News & Blog

US Government Shutdown and the Canadian Economy

The U.S. government has officially shut down following weeks of deliberations, which ultimately failed to resolve partisan disagreements on immigration and spending. This is the second shutdown since 1996, the previous was during Obama’s presidency in 2013. While American citizens will likely feel the effects of a shutdown more directly, you may be wondering to what extent Canadians will be effected.

Thousands of employees will be given a leave of absence for each day government funds remain suspended (furlough). Certain employees classified as “providing essential services”, such as border patrol agents and U.S. postal workers, as well as military, special counsel, social security services, air traffic control, and the Transportation Security Administration, will continue to work.

This means that we are still able to cross the border and receive packages. In regards to business, however, that depends on how long the U.S. government is shut down for…

Canada’s trade dependency on the United States makes circumstances like these more risky, with 75% of our trades being conducted in the U.S. it’s easy to worry how this will effect our already increased cost for certain goods. With this shutdown a significant amount of trade data and information is unavailable, including the Harmonized Tariff Schedule and the Foreign Trade Regulations. If your corporation does taxes in the U.S., you can expect delays when applying for a U.S. federal tax refund, as well as if you have requested a tax ruling.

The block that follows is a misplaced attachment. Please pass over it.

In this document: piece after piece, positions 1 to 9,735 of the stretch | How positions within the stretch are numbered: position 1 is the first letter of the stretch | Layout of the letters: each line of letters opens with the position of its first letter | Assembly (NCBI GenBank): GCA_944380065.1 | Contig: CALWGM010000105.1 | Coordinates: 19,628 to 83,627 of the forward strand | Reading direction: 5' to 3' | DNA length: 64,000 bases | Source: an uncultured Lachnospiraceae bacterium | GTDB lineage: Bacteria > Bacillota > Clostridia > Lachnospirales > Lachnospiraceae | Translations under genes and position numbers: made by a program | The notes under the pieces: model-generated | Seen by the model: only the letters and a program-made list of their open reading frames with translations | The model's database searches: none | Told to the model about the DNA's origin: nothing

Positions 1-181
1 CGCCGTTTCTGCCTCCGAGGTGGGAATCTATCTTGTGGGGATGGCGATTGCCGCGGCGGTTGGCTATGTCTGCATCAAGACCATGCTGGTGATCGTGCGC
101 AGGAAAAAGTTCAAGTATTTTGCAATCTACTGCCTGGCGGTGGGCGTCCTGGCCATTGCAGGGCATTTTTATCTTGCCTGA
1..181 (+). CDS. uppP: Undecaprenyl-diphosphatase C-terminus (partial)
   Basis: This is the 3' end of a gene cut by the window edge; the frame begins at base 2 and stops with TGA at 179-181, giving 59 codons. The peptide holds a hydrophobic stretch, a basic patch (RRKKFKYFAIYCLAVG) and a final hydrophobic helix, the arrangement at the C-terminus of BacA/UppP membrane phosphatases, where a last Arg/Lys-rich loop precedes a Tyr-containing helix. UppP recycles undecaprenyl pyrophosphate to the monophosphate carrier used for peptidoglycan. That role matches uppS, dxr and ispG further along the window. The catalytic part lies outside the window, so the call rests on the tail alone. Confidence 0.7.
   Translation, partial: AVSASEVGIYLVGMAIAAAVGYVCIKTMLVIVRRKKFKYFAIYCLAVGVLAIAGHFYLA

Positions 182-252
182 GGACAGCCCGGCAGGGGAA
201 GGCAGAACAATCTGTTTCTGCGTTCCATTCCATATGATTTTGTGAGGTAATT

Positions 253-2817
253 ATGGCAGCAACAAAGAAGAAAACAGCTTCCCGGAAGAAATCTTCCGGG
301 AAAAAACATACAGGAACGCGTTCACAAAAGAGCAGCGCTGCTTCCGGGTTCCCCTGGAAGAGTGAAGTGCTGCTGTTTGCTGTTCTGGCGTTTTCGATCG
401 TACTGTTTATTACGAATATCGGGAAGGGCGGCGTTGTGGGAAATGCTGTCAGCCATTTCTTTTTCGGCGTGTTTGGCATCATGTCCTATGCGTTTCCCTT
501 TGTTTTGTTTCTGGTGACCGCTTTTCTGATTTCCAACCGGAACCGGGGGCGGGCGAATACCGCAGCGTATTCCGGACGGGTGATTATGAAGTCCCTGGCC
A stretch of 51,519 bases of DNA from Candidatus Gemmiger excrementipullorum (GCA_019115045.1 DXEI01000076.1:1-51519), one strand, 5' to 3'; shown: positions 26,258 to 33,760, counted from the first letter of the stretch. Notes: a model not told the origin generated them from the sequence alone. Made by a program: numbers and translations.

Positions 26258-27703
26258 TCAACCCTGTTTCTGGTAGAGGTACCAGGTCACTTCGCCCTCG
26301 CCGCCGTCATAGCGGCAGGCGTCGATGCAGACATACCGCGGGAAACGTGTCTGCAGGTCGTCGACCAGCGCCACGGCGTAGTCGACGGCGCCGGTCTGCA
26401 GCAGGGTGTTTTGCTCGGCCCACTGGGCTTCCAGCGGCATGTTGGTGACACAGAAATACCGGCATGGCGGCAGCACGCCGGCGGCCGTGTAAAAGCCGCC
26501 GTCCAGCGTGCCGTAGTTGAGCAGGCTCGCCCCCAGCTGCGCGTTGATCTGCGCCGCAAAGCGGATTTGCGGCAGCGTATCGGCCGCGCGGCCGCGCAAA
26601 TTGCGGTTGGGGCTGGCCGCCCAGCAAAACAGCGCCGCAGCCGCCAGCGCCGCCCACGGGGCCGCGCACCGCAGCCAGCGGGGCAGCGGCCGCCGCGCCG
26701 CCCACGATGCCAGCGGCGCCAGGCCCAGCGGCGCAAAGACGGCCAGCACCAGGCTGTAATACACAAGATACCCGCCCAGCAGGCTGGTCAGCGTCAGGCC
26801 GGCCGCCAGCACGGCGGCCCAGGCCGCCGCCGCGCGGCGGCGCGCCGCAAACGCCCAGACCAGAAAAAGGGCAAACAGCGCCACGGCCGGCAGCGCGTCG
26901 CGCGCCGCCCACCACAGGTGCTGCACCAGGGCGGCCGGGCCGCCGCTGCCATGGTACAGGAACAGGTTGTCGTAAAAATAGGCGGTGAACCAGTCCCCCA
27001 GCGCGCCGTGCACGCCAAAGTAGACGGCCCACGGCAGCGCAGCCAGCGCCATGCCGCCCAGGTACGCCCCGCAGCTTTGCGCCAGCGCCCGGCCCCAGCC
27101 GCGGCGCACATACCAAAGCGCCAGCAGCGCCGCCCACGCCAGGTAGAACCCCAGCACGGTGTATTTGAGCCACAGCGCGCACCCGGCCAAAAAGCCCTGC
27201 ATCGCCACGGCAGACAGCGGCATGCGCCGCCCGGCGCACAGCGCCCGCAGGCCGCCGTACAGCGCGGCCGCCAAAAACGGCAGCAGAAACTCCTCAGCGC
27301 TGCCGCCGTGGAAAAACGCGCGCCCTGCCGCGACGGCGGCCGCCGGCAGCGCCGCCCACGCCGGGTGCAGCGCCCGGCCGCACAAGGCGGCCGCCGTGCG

As for right now?  Canada’s stock index continues to edge lower as a drop in oil prices weighed on energy stocks while investors are awaiting a resolution to the U.S. government shutdown. With NAFTA negotiations still under way, Trudeau is expected to push for investments in Canada, and emphasize that Canada is prepared should Trump pull the U.S. out of the North American free-trade agreement. The Bank of Canada has warned that NAFTA uncertainty will cause corporations to delay Canadian investment decisions, which in turn could lead to a major hit to the economy. This, combined with the government shutdown, could cause a ripple effect that may be difficult to bounce back from if there is no speedy re-opening.


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